She plans, she reads, and she takes heart in the things that are working well. She may even put aside the things that aren't working, finally letting go of the shackles of failed curriculum, knowing her plans for next year are even better. The sun breaks through the haze of winter, park playdates pop up on her meetup calendar, and there may even be a picnic or two.

May through June: Racing.. or maybe limping, to the finish

Depending on how things have gone, the race to the finish may be more like a slow slog. The weather gets better, which lifts her spirits, but also increases the wiggle-factor of her children. Many aren't coming to the start of a long summer vacation, but even those that school year round are probably approaching a break. She is ready to cast off routine for a while, let the broken crayons sit in their container, the crusty paint brushes dry out and embrace the season of sunshine - or at least "less rain" if you live here in the Pacific Northwest. She made it through another year, and she gets to recharge her batteries just a bit and revel in the anticipation of a new school year to come.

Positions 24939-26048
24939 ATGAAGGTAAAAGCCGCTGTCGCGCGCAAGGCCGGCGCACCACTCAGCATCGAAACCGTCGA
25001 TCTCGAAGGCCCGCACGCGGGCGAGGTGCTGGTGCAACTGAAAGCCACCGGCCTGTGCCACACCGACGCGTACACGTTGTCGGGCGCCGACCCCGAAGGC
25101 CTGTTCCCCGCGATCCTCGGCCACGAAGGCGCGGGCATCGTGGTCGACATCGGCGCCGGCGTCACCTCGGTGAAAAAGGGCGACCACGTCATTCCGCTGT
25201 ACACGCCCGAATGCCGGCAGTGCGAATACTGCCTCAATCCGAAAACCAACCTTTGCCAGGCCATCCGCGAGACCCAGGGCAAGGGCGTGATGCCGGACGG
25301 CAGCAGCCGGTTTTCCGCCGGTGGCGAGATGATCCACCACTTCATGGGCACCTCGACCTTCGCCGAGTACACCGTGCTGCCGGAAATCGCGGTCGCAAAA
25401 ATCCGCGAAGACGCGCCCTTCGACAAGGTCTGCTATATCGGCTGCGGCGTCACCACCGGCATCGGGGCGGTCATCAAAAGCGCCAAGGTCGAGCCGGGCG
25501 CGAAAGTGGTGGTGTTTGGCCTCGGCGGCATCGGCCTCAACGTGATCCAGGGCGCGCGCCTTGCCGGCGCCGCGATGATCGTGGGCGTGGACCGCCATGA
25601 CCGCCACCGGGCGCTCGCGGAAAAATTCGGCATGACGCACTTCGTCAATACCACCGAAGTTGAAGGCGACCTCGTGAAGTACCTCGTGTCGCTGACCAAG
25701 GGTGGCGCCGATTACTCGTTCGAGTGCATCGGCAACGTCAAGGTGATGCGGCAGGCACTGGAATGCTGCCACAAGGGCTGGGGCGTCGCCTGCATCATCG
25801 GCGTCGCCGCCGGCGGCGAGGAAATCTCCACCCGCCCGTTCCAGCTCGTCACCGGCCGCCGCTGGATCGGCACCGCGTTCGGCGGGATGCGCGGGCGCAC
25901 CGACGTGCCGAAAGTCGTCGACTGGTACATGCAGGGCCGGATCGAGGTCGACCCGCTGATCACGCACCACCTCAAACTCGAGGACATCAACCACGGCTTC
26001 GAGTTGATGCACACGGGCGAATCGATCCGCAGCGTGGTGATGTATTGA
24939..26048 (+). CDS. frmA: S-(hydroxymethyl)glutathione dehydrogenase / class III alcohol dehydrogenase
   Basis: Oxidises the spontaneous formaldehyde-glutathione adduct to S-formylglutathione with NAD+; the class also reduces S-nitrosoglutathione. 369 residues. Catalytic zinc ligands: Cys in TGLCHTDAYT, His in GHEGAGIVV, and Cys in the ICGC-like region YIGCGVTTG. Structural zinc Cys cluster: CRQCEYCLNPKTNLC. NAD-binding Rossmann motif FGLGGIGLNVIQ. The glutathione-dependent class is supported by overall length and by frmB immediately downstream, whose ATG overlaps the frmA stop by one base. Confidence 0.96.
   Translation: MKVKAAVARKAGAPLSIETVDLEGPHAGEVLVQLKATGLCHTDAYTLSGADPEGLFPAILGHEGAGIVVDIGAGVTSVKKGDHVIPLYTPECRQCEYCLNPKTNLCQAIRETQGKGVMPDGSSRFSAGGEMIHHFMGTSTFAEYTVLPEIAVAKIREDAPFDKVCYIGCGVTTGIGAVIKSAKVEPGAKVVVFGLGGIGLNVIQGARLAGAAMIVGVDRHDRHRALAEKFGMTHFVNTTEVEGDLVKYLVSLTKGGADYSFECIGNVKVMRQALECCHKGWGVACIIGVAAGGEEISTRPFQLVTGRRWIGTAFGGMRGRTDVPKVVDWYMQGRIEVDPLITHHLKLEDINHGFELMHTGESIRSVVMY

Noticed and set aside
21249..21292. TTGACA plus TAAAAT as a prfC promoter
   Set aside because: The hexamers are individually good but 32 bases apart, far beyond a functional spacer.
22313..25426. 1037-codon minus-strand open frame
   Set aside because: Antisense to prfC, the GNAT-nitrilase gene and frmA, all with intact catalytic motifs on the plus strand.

Those plans for next year, they sure do look good. It will be the best year yet....